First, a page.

Naval History and Heritage Command

National Museum of the U.S. Navy

Image:   NH 107430:  USS Plunkett (DD-413), aerial in March 1945.  Note the Camouflage Measure 32, Design 3D design.   U.S. Naval History and Heritage Command Photograph.

USS Plunkett (DD-431), 1940-46

USS Plunkett (DD-431), 1940-46

The Gleaves-class destroyer, USS Plunkett (DD-431) was commissioned on July 17, 1940, at New Jersey.   Ordered to serve on Neutrality Patrols, she operated in the Atlantic, Caribbean, and Mediterranean on Atlantic Convoys, occasionally supporting the Royal Navy with British Home Fleet.   In November 1942, Plunkett supported the North African Campaign following Operation Torch.  During the Allied Invasion of Sicily in July 1943, she operated with Task Group 80.5 and later assisted in the North African to Italy convoys for the Italian Campaign.   On January 24, 1944, while screening transports for the Battle of Anzio, Plunkett was hit by German bombs, killing 23 crewmembers, with a further 28 missing.  Repaired at New York Navy Yard, New York, in May 1944, she steamed for Ireland to support the Normandy Invasion, which was followed with support of the Invasion of Southern France that August.   Assigned to the Pacific following repairs, training, and convoy duty in the Atlantic in early 1945, she escorted occuption forces to Japan, then served in the Aleutian Islands until ordered to the east coast for decommissioning in May 1946.   Plunkett was transferred to the Republic of Chinese (Taiwan) Navy and served as ROCS Nan Yung (DD-17) until 1975.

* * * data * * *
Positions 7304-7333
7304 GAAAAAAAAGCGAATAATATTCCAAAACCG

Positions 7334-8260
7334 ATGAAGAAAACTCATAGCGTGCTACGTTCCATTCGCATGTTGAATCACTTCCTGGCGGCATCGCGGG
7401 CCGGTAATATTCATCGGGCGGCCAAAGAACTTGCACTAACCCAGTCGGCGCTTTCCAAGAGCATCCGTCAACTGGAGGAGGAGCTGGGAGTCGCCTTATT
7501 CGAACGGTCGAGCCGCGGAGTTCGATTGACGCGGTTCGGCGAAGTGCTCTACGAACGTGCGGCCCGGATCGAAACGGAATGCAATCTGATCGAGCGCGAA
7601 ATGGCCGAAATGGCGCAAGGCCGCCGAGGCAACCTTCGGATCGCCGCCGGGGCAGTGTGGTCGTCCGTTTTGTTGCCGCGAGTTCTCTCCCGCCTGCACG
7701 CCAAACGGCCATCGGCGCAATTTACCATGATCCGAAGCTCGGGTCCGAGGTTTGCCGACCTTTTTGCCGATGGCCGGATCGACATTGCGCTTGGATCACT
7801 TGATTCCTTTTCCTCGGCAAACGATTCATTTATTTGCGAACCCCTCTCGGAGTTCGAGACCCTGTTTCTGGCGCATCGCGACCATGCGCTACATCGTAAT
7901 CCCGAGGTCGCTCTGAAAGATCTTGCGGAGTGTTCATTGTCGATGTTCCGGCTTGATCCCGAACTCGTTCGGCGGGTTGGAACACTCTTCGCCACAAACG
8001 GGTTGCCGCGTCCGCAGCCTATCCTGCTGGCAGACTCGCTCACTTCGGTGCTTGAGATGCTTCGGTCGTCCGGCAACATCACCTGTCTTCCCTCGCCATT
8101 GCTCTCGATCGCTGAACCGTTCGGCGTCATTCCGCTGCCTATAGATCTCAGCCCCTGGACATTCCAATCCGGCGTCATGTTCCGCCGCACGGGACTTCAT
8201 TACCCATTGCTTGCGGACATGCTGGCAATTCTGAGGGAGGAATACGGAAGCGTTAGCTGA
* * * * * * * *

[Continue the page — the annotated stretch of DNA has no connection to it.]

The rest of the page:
Image:  NH 107430:   USS Plunkett (DD-413), aerial in March 1945.  Note, Camoflage Measure 32, Design 3D design.   U.S. Naval History and Heritage Command Photograph.